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The Supreme Court affirmed Defendant's convictions for first degree murder and other crimes and Defendant's death sentence, holding that any found or assumed errors were individually harmless and that there was no cumulation of error that merited reversal.Specifically, the Supreme Court found or assumed errors in the admission of prior crimes evidence, a prosecutorial misconduct claim concerning a jury argument that Defendant signed a parole form advising him of a possible life sentence, a claim that the defense was prevented from responding to the prosecutor's argument, a claim that certain expert testimony usurped the trial court's role to instruct the jury about the law, and four additional prosecutorial misconduct claims. The Court held (1) any assumed or actual error in each of these claims was individually harmless; and (2) there was no cumulative error warranting reversal. View "People v. Johnson" on Justia Law

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The Supreme Court held that the Department of Corrections and Rehabilitation acted within the authority provided by Cal. Const. art. I, 32(b) when it adopted regulations prohibiting early parole consideration under the scheme set forth in Proposition 57, The Public Safety and Rehabilitation Act of 2016, for inmates "currently serving a term of incarceration for a 'violent felony.'"After Petitioner was convicted of nine violent felony counts and six nonviolent felony counts voters approved Proposition 57. The Department subsequently adopted regulations implementing early parole considerations, including the regulations at issue here. Consistent with these regulations, the Department determined that Petitioner was ineligible for nonviolent offender early parole consideration because he was serving a term of incarceration for a violent felony. The court of appeal granted relief, concluding that the language of article I, section 32(a) requires early parole consideration for any inmate convicted of a nonviolent felony even when that inmate was also convicted of a violent felony. The Supreme Court reversed, holding that the Department acted within its authority provided by article I, section 32(b) when it adopted the regulation at issue. View "In re Mohammad" on Justia Law

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The Supreme Court affirmed in its entirety the judgment of the trial court convicting Defendant of first-degree murder and sentencing him to death, holding that Defendant was not entitled to relief on his allegations of error.Specifically, the Supreme Court held (1) the trial court did not commit reversible error when it denied Defendant's request for self-representation under Faretta v. California, 422 U.S. 806 (1975) because the motion was untimely; (2) it was not reasonably probable that the jury would have reached a result more favorable to Defendant but for one improper question posed by the prosecutor to a witness; (3) the trial court did not err when it denied Defendant's motion for a mistrial; (4) admission of certain evidence did not violate Defendant's right to due process or render his trial fundamentally unfair; (5) there was no merit to Defendant's allegations of instructional error; and (6) Defendant's challenges to the death penalty law were unavailing. View "People v. Wright" on Justia Law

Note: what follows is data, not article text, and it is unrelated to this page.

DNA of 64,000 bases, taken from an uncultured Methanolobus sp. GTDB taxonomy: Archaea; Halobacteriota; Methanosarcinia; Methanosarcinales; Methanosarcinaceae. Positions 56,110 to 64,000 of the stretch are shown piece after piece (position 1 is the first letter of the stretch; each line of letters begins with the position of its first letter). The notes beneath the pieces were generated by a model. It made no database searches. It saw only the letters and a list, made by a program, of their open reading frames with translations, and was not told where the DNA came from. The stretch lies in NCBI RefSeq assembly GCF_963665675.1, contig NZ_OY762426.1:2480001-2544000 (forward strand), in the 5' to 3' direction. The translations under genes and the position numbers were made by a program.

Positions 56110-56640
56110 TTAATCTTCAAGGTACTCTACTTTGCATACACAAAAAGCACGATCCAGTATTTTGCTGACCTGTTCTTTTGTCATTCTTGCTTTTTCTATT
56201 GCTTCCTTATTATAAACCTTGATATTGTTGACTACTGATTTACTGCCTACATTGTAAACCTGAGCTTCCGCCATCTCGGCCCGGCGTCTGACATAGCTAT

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The Supreme Court affirmed Defendant's conviction of first-degree murder and attempted second-degree robbery and sentence of death, holding that there was no reversible error in the proceedings below.Specifically, the Supreme Court held (1) sufficient evidence supported the attempted robbery conviction; (2) the trial court did not err in admitting statements obtained during an undercover operation that law enforcement performed while Defendant was being transported and held in jail; (3) there was no error in the denial of defense counsel's request for a second continuance; (4) a wiretap application at issue in this case was not facially invalid; (5) any violation of Defendant's right to confrontation was harmless; (6) Defendant failed to establish either prosecutorial or judicial misconduct; (7) the trial court did not improperly restrict cross-examination or err in its remaining challenged evidentiary rulings; (8) Defendant failed to establish harmful error as to the admission of his statements at the penalty phase of his statements referencing other crimes; and (9) Defendant's challenges to the death penalty were unavailing. View "People v. Gonzalez" on Justia Law

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The Supreme Court affirmed the judgment of the trial court granting Defendant's motion for postconviction discovery under Cal. Penal Code 1054.9 giving Defendant access to the prosecutor's jury selection notes, holding that there was no error.In 1994, Defendant was convicted of capital murder and sentenced to death. Decades later, Defendant filed a habeas corpus petition claiming that the prosecution had used peremptory strikes to discriminate against prospective jurors, in violation of Batson v. Kentucky, 476 U.S. 79 (1986) and People v. Wheeler, 22 Cal.3d 258 (1978). Defendant also filed, in connection with the petition, a motion for postconviction discovery seeking access to the prosecutor's jury selection notes. The trial court granted the motion, and the court of appeal affirmed. The Supreme Court affirmed, holding that the district attorney may not invoke the attorney work product protection to withhold information necessary to the fair adjudication of Defendant's Batson/Wheeler claim. View "People v. Superior Court" on Justia Law